Drug maker GlaxoSmithKline (GSK) on Tuesday opened a $600 million plant in Singapore that is slated to begin producing vaccines to fight pneumonia-causing bacteria in 2011, Reuters reports.
According to Reuters, the "vaccine protects infants and children under age 2 from the bacterium streptococcus pneumoniae, which causes diseases like pneumonia, meningitis, bronchitis, acute sinusitis and inflammation of the inner layer of the heart or endocarditis." These diseases kill almost one million children annually, and 90 percent of the deaths occur in developing countries.
The pneumococcal conjugate vaccine was introduced in the U.S. in 2000, resulting in a "sharp drop in pneumococcal disease in children," Reuters reports. However, it is not yet available in many developing countries because the cost is prohibitive. GSK CEO Andrew Witty said the company's new price flexibility policy would make its vaccines and other treatments more affordable for people in developing countries.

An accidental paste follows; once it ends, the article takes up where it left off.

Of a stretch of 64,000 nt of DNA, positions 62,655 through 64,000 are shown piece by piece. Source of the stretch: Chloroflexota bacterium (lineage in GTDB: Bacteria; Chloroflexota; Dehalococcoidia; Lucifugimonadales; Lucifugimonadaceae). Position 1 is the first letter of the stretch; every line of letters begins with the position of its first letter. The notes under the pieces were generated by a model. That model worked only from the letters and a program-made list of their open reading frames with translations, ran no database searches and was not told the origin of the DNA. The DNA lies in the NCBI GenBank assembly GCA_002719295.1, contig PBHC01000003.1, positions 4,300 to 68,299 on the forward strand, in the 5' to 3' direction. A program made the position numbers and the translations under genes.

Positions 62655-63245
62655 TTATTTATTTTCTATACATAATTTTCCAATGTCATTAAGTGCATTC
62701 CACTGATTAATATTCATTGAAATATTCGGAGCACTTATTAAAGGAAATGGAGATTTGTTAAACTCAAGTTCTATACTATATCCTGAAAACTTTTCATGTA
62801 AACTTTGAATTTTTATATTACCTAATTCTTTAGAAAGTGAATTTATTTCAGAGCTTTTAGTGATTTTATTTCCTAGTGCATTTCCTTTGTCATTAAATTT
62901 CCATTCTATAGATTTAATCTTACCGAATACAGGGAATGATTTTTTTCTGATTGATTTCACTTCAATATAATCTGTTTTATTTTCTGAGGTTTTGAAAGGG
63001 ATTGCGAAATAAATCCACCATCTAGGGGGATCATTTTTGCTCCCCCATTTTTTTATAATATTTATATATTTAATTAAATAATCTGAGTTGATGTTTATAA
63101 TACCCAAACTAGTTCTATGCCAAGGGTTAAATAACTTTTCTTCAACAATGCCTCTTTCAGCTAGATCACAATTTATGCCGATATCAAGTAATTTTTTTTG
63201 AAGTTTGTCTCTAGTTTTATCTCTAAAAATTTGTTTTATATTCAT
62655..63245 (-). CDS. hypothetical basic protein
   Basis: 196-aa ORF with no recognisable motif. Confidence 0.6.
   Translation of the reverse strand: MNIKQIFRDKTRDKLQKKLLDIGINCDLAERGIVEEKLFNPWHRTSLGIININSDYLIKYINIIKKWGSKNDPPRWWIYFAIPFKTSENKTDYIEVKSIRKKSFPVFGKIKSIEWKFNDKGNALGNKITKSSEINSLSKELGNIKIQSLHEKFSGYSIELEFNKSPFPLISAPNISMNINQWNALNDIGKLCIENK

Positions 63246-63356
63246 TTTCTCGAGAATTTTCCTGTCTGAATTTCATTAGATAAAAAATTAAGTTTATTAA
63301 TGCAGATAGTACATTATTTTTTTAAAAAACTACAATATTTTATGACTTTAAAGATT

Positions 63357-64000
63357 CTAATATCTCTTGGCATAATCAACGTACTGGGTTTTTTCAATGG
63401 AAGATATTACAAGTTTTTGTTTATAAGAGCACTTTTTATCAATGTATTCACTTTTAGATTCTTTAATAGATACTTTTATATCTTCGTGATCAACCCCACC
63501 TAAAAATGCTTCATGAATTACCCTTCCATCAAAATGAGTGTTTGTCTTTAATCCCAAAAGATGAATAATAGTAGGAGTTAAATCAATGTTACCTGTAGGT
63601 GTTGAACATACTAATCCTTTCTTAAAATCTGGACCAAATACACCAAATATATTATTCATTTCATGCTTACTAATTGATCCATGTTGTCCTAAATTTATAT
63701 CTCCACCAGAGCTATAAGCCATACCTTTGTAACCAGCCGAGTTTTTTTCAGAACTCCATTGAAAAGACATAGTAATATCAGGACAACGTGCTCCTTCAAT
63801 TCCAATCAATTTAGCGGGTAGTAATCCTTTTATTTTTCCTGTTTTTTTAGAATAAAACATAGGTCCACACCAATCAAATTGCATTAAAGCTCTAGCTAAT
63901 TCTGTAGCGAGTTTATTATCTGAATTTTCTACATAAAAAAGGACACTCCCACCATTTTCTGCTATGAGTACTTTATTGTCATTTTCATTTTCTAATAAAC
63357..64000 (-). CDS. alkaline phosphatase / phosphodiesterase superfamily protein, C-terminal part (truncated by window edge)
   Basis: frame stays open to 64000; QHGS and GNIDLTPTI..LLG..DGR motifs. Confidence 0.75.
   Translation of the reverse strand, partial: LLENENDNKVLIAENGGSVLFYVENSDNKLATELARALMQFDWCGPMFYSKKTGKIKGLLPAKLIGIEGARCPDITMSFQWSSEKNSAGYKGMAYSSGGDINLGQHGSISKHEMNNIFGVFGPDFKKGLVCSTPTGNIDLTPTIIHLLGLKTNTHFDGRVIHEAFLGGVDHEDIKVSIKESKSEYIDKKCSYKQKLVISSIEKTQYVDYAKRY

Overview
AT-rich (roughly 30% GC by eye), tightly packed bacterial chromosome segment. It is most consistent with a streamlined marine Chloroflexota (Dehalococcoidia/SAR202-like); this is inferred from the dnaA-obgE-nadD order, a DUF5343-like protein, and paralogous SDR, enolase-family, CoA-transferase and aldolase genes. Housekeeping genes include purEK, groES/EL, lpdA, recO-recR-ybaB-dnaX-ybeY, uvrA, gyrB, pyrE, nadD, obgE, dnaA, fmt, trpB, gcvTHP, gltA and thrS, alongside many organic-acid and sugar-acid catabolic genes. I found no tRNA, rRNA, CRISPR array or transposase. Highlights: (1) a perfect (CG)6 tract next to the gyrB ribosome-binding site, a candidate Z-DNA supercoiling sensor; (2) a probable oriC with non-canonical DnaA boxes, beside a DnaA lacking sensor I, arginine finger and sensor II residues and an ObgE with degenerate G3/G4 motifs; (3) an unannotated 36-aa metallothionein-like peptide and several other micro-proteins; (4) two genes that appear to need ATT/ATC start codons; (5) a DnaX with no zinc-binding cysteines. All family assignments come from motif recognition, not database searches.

Witty said it will take "a year or two" to make sure the "production processes [in the new plant] are running at the appropriate level of quality" (Wong-Anan, Reuters, 6/9). According to the Straits Times, these processes include visits from international health authority auditor teams, including the FDA and the WHO (Khalik, Straits Times, 6/10).
GSK has a site in Belgium that also manufactures the vaccine (Reuters, 6/9).
This article was reprinted from khn.org with permission from the Henry J. Kaiser Family Foundation. Kaiser Health News, an editorially independent news service, is a program of the Kaiser Family Foundation, a nonpartisan health care policy research organization unaffiliated with Kaiser Permanente.